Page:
Fertiliser supply and price challenges tipped to stay

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Order your fertilisers early, Rabobank says, as global fertiliser prices soar thanks to supply issues and strong demand

Fertiliser supply and price challenges tipped to stay
Rabobank's senior agriculture analyst Wes Lefroy says farmers should lock in fertiliser supplies early

 

Supply issues combined with strong demand have pushed global fertiliser prices to their highest level in almost a decade, Rabobank says.

Despite these pressures, the agri-bank expects Australian farmers to lock in their supplies early for the upcoming season, with no immediate relief in sight.

Rabobank’s senior agriculture analyst Wes Lefroy believes farmers will need to purchase early to ensure supplies of fertiliser and other inputs are received on time, with an early move also shielding them from further price rises.

"2022 could be one of the toughest years that retailers of agri input supplies and farmers alike have seen in recent times when it comes to acquiring inputs," he says.

"We see the production and supply of inputs being impacted by a combination of factors including weather events, the high price for raw materials, environmental regulation and freight being heavily disrupted.

"Overlaid with strong local demand, this is really ratcheting up the pressure."

Rabobank’s global fertiliser outlook found nitrogen and phosphate prices will remain high in Australia until at least March next year.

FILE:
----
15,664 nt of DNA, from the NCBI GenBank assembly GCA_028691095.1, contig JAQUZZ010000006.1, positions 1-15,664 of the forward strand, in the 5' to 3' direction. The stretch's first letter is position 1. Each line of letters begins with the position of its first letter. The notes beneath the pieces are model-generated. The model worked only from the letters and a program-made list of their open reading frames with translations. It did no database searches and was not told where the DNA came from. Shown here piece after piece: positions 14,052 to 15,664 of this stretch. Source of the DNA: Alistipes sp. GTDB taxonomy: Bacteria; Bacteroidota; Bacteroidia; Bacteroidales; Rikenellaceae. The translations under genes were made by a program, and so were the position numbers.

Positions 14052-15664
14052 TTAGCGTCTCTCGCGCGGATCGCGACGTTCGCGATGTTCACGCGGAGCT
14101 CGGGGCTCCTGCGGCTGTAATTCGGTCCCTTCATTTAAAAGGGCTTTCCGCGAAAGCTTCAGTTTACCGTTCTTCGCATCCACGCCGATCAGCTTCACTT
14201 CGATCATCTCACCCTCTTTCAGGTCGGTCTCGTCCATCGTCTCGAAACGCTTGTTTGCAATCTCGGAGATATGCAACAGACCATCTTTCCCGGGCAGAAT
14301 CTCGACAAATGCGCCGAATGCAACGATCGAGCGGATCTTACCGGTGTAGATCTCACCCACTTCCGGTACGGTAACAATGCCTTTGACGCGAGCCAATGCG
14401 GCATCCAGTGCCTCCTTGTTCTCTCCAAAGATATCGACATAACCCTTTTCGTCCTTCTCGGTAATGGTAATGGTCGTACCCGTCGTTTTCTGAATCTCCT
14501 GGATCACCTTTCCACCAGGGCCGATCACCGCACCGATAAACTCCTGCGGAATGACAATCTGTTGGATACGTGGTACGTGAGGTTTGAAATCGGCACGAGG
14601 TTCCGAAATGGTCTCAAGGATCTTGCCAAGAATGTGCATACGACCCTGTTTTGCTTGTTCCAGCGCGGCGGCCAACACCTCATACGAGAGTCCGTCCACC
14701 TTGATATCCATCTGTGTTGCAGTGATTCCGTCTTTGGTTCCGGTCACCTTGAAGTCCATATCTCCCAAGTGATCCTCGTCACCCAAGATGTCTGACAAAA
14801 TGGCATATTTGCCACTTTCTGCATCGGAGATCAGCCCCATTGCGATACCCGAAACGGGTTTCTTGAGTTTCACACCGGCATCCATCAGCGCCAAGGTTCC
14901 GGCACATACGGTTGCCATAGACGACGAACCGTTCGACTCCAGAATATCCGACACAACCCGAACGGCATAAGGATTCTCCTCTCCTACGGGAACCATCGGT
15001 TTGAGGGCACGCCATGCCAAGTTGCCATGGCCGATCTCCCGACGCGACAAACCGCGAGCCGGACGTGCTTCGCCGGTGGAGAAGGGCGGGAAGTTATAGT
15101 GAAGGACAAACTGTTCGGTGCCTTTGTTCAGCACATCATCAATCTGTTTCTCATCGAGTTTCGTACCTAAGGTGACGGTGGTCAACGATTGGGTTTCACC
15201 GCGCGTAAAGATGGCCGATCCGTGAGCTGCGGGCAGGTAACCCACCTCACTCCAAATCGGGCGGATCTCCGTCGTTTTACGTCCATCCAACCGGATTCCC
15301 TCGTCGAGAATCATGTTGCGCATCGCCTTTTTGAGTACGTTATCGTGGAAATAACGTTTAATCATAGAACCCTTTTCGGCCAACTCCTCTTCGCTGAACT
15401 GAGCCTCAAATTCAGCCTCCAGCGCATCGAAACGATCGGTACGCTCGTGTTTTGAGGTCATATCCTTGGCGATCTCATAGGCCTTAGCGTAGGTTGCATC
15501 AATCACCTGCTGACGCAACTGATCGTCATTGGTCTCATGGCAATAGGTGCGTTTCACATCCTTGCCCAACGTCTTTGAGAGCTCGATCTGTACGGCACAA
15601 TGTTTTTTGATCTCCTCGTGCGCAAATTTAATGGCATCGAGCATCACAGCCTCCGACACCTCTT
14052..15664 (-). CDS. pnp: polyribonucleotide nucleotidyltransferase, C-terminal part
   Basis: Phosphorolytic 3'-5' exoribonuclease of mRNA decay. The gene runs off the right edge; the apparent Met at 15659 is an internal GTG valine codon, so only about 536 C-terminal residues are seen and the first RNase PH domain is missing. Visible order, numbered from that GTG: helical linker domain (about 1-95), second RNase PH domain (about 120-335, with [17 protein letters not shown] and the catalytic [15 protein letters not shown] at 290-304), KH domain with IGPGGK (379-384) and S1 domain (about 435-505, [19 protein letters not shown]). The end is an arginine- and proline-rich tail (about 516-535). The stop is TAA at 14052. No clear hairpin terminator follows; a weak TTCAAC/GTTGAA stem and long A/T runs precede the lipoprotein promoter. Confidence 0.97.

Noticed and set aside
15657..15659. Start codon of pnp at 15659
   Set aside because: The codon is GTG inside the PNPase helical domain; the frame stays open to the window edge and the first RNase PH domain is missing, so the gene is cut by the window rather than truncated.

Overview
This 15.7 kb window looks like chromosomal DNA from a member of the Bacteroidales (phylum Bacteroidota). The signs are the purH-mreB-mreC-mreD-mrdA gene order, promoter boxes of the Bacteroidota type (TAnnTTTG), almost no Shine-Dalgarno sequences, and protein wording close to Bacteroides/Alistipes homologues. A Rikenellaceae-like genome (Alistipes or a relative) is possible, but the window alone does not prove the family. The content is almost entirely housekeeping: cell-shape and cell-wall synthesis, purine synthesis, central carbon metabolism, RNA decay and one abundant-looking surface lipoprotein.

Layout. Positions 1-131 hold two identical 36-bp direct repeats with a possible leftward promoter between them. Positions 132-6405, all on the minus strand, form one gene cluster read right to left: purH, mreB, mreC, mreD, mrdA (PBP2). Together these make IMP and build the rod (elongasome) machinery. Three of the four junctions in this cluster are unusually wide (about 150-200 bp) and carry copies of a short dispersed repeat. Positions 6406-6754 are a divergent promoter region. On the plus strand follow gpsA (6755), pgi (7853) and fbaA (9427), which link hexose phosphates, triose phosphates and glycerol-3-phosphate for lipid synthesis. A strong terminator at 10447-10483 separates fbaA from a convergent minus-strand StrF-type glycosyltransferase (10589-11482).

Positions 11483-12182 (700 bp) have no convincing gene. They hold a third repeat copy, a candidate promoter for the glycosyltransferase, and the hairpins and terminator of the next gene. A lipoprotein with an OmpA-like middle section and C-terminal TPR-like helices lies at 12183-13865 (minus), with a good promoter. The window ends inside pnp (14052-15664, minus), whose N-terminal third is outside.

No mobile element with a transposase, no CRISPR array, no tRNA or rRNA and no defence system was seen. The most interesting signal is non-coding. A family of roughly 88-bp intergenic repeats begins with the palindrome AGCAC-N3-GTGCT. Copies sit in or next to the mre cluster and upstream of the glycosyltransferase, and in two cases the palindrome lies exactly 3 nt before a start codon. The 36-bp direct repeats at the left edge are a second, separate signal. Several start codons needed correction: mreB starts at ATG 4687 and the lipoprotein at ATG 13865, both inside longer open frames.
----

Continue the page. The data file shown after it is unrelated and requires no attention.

Lefroy anticipates the phosphate price levels to see some farmers purchase the "minimum amount necessary", while planned nitrogen supply capacity increases from India and Nigeria had been postponed, putting pressure on availability.

He also says ocean freight costs had resulted in price increases for the end user, tipping further challenges for profit margins despite the higher commodity prices.

"Fertiliser prices have risen much faster than local grain prices and this has considerably reduced the relative affordability of fertiliser," he says.

"Relative to grain prices, AUD-adjusted global DAP (diammonium phosphate) prices are now the highest they have been for more than 10 years.

"Indications from the Bureau of Meteorology that southern and eastern regions may experience above-average rainfall this summer could add further to farmer confidence and support summer demand for fertilisers and agri chemicals ahead of the new season."

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